The stock market’s impressive recovery over the past four weeks in the face of surging unemployment and vanishing economic activity is making a number of influential observers concerned about what comes next. It’s arguably the most urgent question facing investors today: Is there a bigger sell-off in the works? David Berman looks at some possible answers.

In these unpredictable times, here’s how your portfolio should look right now

Stock markets continue to flounder as investors try to figure out where we are going economically. Although we’ve seen a rally since the March lows, volatility still reigns with indexes posting big gains one day and then turning upside down the next. What should you do in these circumstances? Gordon Pape shares his thoughts on portfolio construction.

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Amid a long bear market for preferred shares come glimpses of why you might want them in your portfolio

The slow accumulation of companies cutting their dividends is taking some of the stink off an investment category that has been frustrating investors for years. Preferred shares have been in a bear market of roughly 10 years in length and were utterly savaged in the March stock market crash. They’ve rebounded a fair bit since then, but that’s only part of the reason why investors should reassess them right now. In uncertain times, preferred share dividends offer more security than dividends paid on the common shares that fill most investor portfolios either directly or through exchange-traded fund and mutual funds. Rob Carrick takes a detailed look at the asset class.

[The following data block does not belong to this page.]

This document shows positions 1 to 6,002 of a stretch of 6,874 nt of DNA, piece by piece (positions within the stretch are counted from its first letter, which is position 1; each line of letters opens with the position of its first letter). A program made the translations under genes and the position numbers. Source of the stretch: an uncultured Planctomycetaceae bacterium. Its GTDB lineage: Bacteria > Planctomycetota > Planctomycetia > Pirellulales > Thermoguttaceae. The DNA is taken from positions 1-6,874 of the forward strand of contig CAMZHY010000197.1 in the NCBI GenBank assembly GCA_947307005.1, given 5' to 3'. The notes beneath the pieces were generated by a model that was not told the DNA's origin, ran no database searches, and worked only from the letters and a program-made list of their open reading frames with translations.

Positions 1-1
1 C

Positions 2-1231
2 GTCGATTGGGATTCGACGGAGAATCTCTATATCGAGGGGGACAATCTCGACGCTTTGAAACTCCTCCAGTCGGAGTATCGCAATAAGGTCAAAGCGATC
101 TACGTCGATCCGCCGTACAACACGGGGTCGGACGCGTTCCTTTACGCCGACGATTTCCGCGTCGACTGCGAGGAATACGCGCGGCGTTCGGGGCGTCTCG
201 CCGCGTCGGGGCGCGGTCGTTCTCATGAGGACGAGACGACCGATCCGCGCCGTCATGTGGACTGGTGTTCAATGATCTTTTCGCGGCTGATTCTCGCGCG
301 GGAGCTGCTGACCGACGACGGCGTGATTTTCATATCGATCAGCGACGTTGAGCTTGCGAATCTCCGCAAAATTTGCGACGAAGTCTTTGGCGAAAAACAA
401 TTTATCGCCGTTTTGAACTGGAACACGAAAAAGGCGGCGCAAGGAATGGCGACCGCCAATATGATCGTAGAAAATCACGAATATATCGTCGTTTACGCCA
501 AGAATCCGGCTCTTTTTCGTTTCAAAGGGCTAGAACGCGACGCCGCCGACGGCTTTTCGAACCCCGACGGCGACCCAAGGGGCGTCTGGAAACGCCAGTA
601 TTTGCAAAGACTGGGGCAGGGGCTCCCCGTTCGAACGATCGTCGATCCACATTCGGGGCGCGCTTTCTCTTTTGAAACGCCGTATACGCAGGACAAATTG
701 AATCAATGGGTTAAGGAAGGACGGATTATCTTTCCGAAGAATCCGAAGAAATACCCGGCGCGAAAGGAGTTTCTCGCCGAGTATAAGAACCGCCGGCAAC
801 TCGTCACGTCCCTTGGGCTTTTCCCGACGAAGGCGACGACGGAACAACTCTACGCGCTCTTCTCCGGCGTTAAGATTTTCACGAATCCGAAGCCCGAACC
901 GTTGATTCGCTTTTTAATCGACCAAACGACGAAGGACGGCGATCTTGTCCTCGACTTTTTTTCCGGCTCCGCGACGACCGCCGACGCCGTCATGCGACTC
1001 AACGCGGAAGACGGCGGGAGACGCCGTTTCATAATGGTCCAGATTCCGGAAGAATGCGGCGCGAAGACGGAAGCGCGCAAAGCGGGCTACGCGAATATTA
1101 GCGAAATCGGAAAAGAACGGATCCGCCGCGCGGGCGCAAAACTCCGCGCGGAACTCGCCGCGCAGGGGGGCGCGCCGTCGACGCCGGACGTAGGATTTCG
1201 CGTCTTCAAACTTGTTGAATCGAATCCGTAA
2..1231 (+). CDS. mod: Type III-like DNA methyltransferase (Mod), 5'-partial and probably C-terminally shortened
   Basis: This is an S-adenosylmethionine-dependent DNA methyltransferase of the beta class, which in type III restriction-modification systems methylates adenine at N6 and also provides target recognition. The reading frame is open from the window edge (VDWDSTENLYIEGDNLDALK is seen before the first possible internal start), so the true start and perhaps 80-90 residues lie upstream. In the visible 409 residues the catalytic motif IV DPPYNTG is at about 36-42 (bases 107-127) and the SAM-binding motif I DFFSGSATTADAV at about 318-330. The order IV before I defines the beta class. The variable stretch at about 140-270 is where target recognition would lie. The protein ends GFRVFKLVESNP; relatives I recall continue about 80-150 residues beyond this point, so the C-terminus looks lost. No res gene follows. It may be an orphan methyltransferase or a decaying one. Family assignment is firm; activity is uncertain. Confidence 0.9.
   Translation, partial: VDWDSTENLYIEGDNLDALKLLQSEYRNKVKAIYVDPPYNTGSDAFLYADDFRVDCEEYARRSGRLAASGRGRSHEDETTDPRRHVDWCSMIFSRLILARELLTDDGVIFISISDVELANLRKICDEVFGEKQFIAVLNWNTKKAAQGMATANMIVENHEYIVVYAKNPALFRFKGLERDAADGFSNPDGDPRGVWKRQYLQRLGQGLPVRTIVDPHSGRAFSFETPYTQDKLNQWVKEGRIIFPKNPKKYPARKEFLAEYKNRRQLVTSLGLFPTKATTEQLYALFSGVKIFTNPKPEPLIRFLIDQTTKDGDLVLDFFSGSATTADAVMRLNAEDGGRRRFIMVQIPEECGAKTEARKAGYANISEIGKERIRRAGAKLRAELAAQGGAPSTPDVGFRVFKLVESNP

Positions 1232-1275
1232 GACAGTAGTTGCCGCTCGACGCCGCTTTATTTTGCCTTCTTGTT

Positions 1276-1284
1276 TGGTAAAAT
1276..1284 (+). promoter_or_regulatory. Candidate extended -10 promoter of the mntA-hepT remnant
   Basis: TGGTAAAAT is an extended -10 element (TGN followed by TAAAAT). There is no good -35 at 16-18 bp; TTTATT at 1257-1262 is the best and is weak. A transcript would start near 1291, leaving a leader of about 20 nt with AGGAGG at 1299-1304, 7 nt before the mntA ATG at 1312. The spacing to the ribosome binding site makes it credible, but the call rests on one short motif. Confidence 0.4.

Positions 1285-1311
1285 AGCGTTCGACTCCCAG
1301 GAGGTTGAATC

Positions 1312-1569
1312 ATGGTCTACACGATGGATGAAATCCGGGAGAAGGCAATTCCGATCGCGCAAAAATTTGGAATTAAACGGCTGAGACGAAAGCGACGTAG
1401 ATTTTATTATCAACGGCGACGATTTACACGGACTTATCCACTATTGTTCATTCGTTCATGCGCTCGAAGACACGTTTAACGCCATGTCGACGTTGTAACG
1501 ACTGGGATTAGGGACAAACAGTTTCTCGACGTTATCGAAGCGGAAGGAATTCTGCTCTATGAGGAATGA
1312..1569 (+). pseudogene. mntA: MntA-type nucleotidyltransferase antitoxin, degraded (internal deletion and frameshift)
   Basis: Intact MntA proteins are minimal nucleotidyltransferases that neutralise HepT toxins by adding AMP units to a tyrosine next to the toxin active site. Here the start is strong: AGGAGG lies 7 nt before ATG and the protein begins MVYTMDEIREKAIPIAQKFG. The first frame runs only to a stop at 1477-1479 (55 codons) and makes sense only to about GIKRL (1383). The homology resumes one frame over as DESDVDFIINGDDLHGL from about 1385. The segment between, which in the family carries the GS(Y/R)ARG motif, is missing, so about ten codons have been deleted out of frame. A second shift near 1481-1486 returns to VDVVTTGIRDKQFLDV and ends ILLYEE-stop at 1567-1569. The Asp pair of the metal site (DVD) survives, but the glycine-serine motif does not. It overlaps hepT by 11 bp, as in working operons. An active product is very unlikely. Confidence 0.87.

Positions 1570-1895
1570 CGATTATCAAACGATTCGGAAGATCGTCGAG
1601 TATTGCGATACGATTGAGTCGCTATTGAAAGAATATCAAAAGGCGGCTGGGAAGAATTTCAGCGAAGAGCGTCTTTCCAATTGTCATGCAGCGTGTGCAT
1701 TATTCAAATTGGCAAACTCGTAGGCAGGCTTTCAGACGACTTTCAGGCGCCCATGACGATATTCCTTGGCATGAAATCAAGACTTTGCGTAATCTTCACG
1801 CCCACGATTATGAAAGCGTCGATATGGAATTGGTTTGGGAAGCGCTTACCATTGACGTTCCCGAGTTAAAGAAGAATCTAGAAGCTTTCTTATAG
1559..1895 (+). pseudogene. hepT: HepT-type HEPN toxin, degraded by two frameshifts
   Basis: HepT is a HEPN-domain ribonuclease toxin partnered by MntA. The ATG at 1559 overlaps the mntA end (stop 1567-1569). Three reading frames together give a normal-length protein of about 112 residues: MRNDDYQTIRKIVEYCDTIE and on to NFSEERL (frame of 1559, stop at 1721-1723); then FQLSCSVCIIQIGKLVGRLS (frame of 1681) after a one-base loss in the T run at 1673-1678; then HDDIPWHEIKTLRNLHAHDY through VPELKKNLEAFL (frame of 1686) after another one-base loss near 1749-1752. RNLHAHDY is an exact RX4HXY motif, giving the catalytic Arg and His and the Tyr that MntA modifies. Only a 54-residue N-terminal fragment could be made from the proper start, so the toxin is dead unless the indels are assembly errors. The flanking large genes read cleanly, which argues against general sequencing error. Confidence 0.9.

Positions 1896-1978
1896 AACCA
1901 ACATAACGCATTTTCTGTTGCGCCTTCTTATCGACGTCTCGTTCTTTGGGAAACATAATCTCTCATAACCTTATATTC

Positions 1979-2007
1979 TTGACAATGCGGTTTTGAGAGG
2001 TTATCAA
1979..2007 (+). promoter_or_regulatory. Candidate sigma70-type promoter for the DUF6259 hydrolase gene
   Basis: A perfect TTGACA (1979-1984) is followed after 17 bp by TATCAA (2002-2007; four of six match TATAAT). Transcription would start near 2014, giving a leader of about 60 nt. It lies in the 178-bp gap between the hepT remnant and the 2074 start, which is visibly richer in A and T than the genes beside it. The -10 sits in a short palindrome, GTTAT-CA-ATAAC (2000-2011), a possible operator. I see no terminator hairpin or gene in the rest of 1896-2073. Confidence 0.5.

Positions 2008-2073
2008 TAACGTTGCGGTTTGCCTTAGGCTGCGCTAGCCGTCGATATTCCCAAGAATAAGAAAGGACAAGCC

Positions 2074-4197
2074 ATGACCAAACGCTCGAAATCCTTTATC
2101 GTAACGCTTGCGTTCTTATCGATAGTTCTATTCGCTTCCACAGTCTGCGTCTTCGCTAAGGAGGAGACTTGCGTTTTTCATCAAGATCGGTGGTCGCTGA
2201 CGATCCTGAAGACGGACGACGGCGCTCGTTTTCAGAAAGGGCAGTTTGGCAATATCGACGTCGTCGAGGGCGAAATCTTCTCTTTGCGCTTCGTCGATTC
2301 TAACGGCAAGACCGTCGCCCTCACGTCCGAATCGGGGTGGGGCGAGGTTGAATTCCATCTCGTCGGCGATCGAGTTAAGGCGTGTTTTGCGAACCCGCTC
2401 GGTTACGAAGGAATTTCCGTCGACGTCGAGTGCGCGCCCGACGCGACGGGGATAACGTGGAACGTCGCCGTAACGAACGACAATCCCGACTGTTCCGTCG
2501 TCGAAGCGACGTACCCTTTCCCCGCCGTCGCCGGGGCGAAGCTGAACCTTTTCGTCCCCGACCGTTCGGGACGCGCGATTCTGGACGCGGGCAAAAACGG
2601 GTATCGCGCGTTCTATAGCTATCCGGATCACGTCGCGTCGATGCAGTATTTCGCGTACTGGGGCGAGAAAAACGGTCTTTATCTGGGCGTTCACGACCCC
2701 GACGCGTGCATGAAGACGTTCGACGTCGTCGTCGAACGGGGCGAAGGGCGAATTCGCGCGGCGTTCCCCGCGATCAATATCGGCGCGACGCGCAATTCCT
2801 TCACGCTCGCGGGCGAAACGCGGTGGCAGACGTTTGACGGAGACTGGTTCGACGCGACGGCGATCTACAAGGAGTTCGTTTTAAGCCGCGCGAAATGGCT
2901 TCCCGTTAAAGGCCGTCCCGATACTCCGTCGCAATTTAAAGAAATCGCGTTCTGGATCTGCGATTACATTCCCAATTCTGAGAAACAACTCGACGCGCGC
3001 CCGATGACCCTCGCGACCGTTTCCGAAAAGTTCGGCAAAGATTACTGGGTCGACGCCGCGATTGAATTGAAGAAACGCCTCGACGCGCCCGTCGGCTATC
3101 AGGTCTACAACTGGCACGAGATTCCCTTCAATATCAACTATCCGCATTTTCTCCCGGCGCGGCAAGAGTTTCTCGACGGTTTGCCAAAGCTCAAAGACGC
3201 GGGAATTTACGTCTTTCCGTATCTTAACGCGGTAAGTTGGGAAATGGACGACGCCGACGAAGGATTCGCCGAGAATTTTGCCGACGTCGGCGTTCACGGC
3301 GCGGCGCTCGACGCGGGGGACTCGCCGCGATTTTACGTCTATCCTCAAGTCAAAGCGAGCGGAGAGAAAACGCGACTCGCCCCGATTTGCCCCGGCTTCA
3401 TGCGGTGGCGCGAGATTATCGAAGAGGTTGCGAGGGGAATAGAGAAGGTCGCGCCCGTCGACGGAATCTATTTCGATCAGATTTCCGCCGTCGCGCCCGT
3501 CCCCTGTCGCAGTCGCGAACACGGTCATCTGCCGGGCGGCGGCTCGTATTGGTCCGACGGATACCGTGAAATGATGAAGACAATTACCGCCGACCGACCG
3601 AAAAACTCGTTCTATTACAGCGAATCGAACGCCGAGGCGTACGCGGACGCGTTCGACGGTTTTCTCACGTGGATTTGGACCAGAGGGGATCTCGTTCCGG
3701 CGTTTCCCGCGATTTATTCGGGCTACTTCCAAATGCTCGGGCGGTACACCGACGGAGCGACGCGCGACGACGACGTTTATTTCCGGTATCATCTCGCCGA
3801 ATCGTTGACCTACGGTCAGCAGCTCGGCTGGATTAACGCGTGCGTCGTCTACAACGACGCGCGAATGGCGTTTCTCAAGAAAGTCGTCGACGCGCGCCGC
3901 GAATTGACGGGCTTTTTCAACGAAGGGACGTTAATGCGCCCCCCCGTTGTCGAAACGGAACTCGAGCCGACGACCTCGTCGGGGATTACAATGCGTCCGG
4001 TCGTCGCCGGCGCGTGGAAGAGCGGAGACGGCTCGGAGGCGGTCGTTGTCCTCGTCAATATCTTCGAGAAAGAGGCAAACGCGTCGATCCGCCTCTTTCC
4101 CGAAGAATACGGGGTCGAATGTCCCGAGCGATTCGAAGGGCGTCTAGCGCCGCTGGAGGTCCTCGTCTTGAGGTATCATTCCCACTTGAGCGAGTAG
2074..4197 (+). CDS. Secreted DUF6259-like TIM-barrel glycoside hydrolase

Digging deeper into the Brookfield Infrastructure unit split

John Heinzl’s inbox has been full with readers questions on Brookfield Infrastructure Partners’ split to create Brookfield Infrastructure Corp. He has more answers this week to several of them.

Others (for subscribers)

Monday’s analyst upgrades and downgrades

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The highest yielding stocks on the TSX, plus risk data

Monday’s Insider Report: CEO of this large-cap dividend stock cashes out nearly $700,000

Insiders buy as Corus Entertainment slides on COVID-19 fears

Others (for everyone)

How to profit in a stock market downturn

Investors much less confident about market outlook, Trump re-election chance: survey

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What’s up in the days ahead

For strong long-term returns, you don’t need to time the market perfectly after a major selloff. Norman Rothery will have an analysis that may provide encouragement on staying invested during these volatile times.

Click here to see the Globe Investor earnings and economic news calendar.

More Globe Investor coverage

For more Globe Investor stories, follow us on Twitter @globeinvestor

Click here share your view of our newsletter and give us your suggestions.

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You may also be interested in our Market Update or Carrick on Money newsletters. Explore them on our newsletter signup page.

Compiled by Globe Investor Staff